Just last year, a giant pink billboard went up in Times Square instructing women to “just have [a lollipop]” when your body desires life-fueling food. The billboard was for Flat Tummy Lollipops, and reached eyes far from the Crossroads of the World. “EVEN TIMES SQUARE IS TELLING WOMEN TO EAT LESS NOW? Have we actually gone mad?” actress Jameela Jamil (maybe you know her as Tahani on The Good Place) tweeted at the time, questioning the dangerous detox-branded diet supplement industry.
S. Bryn Austin, a professor at Harvard’s School of Public Health, lauded Jamil for her efforts recently, saying “Jamil has opened the eyes of millions around the globe to the corrupt and deceptive detox tea market. Arguably, she’s done this more efficiently and expeditiously than a quarter century of well-intentioned but utterly unglamorous communications from the federal Food and Drug Administration (FDA).” And her efforts have now reached New York.
According to NY1, Councilman Mark Levine “has introduced legislation to ban the sale of the tea and other similar products to minors after learning about their danger from a staffer whose relative died after consuming them.” Under Levine’s legislation, the unregulated products wouldn’t go away, but purveyors of the product would need to “require proof of ID to purchase the products and impose violations of up to $500 for those caught selling to minors.” It’s unclear how much Levine’s legislation will do to slow down this industry, but it’s a step.
Levine noted that he “learned about the rising prevalence of these products by social media… it’s really Instagram, celebrity endorsers of no less fame than the Kardashians who have been pushing this.”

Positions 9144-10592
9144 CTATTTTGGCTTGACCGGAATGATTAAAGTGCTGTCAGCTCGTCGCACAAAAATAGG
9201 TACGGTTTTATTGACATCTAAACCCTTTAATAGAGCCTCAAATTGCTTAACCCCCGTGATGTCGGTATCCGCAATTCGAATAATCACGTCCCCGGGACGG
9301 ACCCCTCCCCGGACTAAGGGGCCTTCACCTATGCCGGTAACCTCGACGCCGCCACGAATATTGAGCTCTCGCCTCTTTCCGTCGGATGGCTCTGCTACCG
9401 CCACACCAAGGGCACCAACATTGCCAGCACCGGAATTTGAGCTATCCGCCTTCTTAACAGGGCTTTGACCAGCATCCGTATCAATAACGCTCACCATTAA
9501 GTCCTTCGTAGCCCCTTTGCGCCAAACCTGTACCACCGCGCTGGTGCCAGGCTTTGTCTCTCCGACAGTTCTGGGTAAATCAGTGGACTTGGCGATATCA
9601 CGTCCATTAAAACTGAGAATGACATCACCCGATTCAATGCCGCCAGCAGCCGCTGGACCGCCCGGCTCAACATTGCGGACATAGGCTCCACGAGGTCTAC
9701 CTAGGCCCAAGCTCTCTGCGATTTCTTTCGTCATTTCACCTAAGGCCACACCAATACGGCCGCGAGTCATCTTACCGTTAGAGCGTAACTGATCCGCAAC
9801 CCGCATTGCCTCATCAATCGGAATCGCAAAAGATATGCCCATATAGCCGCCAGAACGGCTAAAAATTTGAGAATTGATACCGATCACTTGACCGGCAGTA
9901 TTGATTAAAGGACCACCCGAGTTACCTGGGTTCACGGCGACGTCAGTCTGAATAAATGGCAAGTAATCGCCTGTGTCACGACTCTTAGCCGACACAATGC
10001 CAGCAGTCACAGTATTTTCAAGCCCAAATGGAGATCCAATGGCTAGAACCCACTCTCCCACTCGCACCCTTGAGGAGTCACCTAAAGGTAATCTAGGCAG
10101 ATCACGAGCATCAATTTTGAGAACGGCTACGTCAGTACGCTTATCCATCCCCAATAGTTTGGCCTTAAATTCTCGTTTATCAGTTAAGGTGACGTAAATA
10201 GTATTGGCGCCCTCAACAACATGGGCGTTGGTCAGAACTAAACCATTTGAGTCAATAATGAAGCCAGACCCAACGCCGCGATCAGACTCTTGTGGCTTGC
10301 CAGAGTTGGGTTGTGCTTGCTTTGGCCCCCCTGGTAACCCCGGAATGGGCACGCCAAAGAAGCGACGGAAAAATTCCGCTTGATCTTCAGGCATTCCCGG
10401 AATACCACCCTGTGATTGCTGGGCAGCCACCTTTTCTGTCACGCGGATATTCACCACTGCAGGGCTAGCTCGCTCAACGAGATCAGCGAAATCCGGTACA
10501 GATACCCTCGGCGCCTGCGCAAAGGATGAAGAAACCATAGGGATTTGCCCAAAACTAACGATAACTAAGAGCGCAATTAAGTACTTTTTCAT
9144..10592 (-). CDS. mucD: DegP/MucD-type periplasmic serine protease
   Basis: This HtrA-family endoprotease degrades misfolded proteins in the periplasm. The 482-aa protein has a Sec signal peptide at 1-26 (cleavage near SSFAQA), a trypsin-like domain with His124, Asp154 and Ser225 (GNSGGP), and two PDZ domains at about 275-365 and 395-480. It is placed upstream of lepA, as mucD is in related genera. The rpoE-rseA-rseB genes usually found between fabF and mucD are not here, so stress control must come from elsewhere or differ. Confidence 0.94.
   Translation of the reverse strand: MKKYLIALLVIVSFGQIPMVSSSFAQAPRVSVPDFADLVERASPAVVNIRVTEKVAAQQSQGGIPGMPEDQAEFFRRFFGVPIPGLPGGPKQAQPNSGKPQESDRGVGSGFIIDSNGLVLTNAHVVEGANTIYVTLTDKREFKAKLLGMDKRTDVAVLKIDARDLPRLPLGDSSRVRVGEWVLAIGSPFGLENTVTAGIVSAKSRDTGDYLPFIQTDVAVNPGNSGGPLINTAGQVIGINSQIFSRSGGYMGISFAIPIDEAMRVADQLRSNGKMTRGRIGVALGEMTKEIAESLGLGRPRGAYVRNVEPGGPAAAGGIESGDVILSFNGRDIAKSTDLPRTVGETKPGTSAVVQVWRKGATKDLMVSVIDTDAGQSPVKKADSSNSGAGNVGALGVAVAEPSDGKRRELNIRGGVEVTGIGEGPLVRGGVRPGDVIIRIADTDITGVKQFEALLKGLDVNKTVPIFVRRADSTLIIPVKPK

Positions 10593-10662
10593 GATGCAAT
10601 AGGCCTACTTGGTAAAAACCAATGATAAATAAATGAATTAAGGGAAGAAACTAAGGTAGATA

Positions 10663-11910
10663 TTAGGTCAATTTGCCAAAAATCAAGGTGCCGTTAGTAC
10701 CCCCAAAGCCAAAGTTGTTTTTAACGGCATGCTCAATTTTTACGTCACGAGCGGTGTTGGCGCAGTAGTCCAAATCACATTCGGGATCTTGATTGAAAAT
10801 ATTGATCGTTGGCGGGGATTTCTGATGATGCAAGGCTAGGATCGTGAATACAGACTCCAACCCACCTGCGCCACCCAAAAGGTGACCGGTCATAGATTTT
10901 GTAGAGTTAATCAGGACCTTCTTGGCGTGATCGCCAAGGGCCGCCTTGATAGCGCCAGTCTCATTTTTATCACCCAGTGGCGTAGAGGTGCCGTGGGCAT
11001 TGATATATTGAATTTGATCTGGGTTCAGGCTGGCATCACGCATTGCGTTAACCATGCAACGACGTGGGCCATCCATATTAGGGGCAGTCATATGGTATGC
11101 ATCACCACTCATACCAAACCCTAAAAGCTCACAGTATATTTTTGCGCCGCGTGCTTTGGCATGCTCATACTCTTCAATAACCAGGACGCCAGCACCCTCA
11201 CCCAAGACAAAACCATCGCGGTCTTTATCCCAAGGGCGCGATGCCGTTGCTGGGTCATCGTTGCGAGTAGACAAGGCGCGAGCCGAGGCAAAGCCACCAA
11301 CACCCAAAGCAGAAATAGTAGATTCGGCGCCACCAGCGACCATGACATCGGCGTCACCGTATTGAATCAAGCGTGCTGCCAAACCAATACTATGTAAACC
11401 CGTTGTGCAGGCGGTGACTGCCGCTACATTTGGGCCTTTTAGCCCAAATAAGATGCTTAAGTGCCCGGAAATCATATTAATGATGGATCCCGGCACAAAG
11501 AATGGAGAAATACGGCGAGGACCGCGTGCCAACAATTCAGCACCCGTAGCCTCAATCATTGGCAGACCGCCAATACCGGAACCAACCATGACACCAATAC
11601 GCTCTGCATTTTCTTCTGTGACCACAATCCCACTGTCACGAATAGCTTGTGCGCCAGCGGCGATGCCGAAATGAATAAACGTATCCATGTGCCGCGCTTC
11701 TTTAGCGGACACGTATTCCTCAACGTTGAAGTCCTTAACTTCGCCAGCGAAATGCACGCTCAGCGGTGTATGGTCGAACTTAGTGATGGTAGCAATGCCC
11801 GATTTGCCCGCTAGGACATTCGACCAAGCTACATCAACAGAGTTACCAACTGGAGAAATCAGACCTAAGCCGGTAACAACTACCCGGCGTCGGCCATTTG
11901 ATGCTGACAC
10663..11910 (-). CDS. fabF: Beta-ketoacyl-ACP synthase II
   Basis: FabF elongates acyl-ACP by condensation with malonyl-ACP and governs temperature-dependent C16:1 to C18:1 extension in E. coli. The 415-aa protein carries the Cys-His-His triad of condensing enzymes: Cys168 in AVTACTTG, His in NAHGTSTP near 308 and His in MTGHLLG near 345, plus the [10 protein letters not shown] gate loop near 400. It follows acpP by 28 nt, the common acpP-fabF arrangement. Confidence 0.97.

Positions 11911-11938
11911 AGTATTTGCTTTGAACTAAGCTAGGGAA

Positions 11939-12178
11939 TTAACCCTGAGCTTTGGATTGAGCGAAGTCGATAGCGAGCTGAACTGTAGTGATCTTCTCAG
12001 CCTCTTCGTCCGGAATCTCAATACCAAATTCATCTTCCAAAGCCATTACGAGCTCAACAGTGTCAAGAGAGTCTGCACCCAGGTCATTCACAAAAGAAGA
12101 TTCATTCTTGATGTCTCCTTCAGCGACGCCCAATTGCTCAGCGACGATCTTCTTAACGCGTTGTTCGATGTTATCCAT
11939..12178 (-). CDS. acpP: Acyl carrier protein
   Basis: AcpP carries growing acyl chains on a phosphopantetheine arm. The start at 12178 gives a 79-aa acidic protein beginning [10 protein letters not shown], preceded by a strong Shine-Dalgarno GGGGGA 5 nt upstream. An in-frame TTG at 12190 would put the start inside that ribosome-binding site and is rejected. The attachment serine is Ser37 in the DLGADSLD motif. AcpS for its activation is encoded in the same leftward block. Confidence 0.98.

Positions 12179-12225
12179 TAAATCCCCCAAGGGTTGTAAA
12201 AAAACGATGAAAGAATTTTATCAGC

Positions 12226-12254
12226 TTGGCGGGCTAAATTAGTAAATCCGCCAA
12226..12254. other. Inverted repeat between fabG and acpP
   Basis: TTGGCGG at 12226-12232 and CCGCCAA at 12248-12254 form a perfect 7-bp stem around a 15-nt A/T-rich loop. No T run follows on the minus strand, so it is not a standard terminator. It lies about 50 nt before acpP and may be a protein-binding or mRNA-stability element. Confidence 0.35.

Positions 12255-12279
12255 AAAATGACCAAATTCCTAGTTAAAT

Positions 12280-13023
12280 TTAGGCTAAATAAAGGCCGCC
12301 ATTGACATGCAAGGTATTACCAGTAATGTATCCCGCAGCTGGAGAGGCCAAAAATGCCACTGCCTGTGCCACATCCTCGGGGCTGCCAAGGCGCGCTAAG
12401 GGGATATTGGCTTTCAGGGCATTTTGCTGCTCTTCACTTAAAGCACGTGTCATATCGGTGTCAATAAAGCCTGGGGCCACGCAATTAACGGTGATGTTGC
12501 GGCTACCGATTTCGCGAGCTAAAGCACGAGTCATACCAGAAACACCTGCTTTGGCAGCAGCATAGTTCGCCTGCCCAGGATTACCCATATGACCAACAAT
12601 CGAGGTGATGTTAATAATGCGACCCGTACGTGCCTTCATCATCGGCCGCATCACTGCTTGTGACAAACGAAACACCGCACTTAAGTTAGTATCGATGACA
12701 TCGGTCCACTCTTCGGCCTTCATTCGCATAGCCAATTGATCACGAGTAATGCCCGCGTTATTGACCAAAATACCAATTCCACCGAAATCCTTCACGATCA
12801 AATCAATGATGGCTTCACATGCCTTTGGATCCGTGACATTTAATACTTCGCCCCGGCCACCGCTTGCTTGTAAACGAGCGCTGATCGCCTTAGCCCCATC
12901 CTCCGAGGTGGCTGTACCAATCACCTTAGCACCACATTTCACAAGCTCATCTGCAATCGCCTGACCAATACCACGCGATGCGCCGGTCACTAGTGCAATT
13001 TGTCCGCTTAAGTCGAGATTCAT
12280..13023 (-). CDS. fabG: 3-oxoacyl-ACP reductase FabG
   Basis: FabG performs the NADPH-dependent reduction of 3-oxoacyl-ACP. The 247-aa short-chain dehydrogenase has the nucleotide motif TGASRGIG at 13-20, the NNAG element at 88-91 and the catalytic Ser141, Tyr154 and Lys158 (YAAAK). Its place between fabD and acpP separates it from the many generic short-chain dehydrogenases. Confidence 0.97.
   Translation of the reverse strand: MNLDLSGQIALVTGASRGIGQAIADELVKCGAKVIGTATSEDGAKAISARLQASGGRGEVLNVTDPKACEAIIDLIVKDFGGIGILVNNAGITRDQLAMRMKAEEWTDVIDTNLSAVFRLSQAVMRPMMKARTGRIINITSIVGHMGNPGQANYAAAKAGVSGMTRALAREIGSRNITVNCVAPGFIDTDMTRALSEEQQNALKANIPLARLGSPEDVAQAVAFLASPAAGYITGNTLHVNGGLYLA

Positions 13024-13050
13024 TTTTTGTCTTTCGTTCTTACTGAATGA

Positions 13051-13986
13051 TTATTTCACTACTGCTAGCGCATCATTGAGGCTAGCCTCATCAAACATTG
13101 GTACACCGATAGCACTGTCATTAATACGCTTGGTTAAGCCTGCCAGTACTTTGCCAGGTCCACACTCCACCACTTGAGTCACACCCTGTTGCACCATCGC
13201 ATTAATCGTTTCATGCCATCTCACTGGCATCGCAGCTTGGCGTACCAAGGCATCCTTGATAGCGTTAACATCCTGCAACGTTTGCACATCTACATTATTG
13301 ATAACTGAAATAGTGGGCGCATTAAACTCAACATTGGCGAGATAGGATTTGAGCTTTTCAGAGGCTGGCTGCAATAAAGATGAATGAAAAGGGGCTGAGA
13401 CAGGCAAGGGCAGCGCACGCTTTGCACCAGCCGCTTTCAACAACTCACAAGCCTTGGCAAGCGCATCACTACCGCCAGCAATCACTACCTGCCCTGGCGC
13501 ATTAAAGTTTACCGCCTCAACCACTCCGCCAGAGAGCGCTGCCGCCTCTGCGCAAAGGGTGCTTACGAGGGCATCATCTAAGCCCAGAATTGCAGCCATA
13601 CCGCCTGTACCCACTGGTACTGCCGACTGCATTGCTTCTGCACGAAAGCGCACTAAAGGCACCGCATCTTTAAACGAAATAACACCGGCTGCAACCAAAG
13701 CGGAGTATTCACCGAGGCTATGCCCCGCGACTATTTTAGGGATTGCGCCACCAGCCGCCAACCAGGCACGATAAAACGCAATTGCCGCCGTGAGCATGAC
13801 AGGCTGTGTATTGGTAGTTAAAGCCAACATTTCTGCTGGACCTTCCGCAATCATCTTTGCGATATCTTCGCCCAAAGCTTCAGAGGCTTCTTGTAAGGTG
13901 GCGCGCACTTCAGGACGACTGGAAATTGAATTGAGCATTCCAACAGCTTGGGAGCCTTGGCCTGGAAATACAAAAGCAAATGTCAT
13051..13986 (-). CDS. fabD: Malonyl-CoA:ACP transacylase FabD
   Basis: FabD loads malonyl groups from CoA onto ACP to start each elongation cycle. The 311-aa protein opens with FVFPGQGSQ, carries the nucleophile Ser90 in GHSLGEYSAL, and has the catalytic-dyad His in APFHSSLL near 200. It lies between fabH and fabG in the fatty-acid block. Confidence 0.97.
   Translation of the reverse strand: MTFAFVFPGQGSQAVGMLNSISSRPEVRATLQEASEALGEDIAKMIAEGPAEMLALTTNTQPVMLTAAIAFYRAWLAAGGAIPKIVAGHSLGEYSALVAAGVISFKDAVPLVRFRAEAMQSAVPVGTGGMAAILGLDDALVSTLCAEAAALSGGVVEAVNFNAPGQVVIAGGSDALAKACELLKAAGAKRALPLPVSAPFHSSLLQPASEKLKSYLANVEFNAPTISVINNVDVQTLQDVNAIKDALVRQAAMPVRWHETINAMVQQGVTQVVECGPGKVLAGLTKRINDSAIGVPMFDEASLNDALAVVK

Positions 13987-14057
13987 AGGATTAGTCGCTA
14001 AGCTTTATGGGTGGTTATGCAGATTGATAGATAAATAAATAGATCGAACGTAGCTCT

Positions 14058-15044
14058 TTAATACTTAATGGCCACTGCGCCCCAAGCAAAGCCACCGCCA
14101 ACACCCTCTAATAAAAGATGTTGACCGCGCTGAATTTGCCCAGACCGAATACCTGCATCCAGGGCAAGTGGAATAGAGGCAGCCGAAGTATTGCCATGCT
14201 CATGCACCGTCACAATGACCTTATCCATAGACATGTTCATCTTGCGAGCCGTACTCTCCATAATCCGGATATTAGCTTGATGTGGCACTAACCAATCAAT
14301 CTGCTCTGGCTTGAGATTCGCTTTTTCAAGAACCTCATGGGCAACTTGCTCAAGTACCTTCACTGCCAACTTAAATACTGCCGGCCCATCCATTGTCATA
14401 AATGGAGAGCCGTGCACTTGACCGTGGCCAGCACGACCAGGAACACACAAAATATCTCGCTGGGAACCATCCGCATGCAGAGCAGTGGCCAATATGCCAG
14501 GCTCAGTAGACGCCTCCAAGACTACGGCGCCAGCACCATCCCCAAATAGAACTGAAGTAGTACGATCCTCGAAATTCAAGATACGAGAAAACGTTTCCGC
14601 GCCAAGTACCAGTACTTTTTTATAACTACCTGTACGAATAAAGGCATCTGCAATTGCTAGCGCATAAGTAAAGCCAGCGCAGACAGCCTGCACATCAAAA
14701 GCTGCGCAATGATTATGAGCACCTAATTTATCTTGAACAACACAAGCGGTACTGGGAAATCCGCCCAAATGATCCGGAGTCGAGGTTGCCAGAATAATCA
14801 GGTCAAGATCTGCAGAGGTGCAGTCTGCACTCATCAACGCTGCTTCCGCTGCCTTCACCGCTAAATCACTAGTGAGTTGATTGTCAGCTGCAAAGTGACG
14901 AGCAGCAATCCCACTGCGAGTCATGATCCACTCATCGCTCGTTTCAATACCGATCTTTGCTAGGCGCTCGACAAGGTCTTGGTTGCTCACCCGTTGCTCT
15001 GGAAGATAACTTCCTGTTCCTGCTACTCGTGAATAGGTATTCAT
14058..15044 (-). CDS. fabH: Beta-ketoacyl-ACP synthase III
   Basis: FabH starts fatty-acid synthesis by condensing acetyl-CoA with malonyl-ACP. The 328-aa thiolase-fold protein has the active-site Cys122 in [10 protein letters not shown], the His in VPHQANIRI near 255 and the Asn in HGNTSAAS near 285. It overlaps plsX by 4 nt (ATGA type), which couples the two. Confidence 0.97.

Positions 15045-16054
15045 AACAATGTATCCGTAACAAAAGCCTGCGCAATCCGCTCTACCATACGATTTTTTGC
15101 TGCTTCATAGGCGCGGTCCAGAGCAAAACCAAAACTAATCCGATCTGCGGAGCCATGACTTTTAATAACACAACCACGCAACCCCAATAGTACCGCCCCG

Undoubtedly he has seen Jamil’s push for a change, she has been at the forefront of this battle, denouncing fatphobia as well as these detox products across her social media platforms. But her efforts go beyond a few tweets—she also started a campaign called I Weigh, launched a petition, has been open about her own struggles, and consistently challenges those that are hawking items that are damaging. The biggest names on this list being the Kardashian family, who are paid promoters of detox products and teas that act as laxatives; given their large social media followings, they easily push these toxic ideas into the feeds of millions of people. Jamil has called them a “terrible and toxic influence on young girls.” She seems to embody every value that a Kardashian will happily disappear from their conscience if the price is right.
Kim Kardashian responded to Jamil’s criticisms in a NY Times interview recently, saying, “If there is work that is really easy that doesn’t take away from our kids, that’s like a huge priority, if someone was faced with the same job opportunities, I think they would maybe consider… You’re going to get backlash for almost everything so as long as you like it or believe in it or it’s worth it financially, whatever your decision may be, as long as you’re okay with that.”